A two part story : the impact of a culturally responsive working environment on wellbeing; and the job attitudes and factors of retention for indigenous employees : a thesis presented in partial fulfilment of the requirements for the degree of Master of Management in Human Resource Management at Massey University, Turitea campus, Aotearoa-New Zealand
The purpose of this research is twofold. (1) to highlight the influence a culturally responsive working environment has on Maori employees in New Zealand/Aotearoa and how this culturally-based environment can influence the wellbeing of employees; and (2) investigates how support from their supervisor and employee satisfaction with multiple work factors influences their job attitudes, job search behaviours and related factors in their intention to quit that organisation. A particular focus is on how having support for cultural values such as whanaungatanga (reciprocal relationships), manaakitanga (respect, prestige, status), and mauri (life principle, essential quality and vitality of a being) impacts Maori employees’ mental health and cultural wellbeing. An online survey was sent to a wide network of working Maori requesting consideration, as well as asking participants to forward the survey on to their own contacts. Data was collected in two waves with a second survey sent a week or two after the first survey was completed. Overall 113 participants completed both surveys (matching survey one and two responses).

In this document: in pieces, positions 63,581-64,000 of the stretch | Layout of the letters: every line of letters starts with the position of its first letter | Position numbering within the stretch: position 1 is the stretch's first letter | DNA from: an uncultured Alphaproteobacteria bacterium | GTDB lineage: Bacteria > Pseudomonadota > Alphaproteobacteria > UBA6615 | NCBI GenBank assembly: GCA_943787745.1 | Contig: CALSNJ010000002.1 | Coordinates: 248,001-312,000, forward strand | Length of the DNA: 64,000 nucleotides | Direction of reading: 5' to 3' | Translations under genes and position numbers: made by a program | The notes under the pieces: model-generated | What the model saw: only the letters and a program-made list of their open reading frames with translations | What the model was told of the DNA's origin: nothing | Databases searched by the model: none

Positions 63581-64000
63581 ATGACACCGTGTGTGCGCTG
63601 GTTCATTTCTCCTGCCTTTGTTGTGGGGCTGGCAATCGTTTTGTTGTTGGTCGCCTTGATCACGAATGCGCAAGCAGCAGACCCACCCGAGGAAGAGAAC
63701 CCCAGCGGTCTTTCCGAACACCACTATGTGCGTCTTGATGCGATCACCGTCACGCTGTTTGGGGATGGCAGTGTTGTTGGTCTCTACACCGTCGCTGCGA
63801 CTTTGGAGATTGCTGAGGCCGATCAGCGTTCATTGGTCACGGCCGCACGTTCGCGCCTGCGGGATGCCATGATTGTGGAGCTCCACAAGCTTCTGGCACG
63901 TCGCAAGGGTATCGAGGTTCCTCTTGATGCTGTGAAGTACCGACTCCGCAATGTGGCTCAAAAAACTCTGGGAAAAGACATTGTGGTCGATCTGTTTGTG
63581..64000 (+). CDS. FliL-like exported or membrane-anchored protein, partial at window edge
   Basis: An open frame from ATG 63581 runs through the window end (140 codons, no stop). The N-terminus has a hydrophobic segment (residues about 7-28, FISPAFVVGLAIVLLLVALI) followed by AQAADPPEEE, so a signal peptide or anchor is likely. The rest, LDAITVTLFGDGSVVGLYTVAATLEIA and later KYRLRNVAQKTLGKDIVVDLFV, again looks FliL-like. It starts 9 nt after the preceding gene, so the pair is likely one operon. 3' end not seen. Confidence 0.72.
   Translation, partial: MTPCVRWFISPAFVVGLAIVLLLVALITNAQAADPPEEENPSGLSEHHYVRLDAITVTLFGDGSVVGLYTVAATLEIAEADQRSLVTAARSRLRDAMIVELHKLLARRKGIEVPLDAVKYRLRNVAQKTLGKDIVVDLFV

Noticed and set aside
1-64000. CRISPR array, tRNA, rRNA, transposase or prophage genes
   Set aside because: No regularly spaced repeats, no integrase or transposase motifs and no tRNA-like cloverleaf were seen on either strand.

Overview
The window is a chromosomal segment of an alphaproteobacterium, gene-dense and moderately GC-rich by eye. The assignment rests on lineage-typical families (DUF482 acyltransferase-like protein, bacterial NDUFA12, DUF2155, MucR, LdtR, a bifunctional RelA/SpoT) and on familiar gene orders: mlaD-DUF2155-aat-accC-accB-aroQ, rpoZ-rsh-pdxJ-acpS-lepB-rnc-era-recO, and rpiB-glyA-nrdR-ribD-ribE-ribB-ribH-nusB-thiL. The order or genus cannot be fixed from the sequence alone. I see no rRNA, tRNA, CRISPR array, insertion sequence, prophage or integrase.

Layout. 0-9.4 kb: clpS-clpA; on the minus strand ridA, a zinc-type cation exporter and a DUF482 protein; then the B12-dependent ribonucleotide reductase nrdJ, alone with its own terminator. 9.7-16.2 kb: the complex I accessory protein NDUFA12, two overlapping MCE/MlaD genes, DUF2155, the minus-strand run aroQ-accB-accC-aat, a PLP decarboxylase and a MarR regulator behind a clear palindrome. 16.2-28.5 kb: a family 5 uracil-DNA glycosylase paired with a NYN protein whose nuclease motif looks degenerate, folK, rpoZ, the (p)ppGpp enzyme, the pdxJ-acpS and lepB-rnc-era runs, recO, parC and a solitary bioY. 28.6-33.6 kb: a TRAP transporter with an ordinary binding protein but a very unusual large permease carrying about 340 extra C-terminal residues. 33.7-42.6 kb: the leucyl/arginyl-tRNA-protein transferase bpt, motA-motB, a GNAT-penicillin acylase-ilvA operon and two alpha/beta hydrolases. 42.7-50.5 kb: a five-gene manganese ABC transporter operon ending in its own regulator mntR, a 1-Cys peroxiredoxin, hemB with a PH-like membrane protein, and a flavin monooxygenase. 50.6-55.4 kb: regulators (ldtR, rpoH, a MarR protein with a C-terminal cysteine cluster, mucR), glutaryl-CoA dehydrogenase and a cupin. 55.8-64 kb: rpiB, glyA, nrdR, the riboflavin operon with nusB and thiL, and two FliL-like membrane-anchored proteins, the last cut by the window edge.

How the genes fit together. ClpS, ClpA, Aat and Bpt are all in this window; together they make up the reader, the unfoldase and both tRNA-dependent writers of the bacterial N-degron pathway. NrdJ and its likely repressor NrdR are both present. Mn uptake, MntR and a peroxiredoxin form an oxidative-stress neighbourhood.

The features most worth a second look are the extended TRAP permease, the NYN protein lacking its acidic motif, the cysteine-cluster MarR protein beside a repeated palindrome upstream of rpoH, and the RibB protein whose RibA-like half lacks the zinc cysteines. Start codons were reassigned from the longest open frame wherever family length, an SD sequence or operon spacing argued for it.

Results of this study suggests that support from the supervisor help form an organisational culture that in turn creates a culturally responsive working environment, which then has a beneficial influence on the mental health and cultural wellbeing of Maori employees. Additionally, support from the supervisor was found to be positively related to all four satisfaction dimensions (supervisor, co-worker, job and pay) which in turn related to search behaviours and ultimately intentions to leave their organisation. Ultimately, supervisor and job satisfaction were found to be key predictors of turnover intentions.